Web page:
By Sharon Begley @sxbegle
Originally published July 21, 2016
Scientists in China plan to use the genome-editing technology CRISPR-Cas9 in patients as early as next month, Nature reported on Thursday. If they go ahead, it would be the first time people would be injected with cells whose DNA has been altered by CRISPR.
A US proposal to run a similar study received approval by a federal ethics and safety panel last month, but it faces months of additional regulatory hurdles before it can go ahead by the end of 2016 at the earliest. The Chinese scientists, led by oncologist Lu You of Sichuan University’s West China Hospital in Chengdu, received approval from the hospital’s review board on July 6, Nature reported, and plan to treat their first patient in August.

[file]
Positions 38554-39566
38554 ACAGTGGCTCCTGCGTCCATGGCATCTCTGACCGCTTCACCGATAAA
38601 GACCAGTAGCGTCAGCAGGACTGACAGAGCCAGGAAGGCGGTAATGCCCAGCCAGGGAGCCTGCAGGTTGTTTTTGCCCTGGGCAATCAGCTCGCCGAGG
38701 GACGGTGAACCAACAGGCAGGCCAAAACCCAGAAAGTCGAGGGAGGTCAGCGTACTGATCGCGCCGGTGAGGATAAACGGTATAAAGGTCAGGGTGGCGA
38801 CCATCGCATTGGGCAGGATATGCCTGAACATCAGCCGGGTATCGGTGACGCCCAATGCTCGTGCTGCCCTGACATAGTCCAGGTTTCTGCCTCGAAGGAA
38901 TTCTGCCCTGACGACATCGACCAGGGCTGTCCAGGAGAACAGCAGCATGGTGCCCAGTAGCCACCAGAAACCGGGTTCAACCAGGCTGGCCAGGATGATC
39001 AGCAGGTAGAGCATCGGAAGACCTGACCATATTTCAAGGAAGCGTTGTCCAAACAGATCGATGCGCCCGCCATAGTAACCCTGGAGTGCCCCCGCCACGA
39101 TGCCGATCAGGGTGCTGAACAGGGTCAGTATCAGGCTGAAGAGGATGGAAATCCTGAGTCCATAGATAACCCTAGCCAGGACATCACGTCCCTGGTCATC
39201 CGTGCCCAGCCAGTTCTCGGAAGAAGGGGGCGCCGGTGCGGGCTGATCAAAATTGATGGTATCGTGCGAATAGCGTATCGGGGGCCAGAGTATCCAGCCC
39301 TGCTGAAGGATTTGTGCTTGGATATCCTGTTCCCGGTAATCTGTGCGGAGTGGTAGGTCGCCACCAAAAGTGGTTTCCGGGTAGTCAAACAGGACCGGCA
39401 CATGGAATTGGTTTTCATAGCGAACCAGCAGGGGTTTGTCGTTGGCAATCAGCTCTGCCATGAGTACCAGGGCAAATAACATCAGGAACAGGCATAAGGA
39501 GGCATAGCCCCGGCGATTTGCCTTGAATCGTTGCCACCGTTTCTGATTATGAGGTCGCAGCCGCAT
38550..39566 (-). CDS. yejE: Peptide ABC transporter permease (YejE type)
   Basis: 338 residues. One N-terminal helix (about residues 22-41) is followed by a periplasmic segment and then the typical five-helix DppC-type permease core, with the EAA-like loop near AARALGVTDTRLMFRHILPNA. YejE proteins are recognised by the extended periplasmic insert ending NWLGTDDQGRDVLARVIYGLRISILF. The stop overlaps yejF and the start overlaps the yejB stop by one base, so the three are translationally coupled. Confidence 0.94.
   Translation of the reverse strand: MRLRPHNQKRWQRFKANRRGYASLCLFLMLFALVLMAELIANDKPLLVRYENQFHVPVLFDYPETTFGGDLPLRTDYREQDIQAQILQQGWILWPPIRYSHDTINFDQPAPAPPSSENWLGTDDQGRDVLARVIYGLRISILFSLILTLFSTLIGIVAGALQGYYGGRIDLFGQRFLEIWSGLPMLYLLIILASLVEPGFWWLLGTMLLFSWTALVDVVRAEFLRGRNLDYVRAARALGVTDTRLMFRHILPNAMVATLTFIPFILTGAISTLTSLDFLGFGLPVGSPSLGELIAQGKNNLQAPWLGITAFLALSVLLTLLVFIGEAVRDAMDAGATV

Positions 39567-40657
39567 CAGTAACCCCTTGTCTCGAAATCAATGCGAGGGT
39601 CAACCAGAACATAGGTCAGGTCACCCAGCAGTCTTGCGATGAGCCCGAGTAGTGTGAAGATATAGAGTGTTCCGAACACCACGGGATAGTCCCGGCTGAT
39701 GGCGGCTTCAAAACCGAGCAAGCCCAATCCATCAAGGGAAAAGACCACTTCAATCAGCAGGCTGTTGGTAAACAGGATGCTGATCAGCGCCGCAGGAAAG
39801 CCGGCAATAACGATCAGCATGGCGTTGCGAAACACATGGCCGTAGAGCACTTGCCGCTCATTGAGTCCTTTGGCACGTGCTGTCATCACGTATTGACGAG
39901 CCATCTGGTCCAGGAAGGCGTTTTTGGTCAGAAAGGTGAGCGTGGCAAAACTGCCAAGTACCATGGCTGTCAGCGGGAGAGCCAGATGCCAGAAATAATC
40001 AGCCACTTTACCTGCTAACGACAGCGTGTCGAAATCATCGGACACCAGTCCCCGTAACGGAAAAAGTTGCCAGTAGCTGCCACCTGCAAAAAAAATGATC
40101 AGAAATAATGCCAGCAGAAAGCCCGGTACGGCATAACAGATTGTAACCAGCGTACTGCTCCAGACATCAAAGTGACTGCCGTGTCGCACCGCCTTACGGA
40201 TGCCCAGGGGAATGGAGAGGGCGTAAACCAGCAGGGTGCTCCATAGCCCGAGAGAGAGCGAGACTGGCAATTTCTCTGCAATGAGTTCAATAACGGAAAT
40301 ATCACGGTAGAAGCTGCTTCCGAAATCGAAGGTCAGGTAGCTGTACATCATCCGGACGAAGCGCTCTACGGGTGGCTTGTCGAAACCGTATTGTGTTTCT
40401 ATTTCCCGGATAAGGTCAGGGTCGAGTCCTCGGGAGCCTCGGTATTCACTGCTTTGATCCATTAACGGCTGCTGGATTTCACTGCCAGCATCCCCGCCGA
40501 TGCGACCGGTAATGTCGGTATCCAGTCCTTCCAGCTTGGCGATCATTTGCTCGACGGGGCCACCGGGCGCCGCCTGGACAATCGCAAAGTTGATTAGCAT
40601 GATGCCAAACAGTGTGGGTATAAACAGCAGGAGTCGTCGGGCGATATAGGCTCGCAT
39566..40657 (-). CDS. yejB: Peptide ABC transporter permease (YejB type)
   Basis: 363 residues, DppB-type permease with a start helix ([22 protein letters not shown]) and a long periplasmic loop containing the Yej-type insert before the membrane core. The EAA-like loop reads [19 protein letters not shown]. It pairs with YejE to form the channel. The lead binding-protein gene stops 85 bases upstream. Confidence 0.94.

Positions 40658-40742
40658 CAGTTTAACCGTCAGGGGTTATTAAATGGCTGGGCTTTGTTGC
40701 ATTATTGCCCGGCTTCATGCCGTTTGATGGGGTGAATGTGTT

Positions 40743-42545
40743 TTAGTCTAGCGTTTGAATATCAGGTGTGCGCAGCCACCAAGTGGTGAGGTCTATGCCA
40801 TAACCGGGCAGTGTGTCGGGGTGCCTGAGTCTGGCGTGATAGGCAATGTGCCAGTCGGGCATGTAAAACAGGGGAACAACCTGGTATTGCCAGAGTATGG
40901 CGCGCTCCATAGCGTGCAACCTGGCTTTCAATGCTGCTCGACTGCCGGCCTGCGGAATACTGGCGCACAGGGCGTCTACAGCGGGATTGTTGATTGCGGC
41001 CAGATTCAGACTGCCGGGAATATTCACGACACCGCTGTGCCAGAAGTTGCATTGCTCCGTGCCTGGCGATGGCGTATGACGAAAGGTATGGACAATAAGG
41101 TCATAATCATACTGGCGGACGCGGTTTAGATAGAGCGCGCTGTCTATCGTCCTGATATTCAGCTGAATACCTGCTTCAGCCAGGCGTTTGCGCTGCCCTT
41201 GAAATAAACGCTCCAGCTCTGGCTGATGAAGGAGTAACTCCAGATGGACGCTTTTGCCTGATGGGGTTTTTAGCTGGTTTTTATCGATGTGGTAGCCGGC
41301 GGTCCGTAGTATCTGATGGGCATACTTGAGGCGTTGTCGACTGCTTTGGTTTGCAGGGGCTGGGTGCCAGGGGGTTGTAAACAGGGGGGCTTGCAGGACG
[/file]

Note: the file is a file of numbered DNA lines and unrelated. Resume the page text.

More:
Both the US and Chinese scientists would use CRISPR to edit immune-system T cells in patients with cancer in an effort to make those cells destroy malignant cells.
The article is here.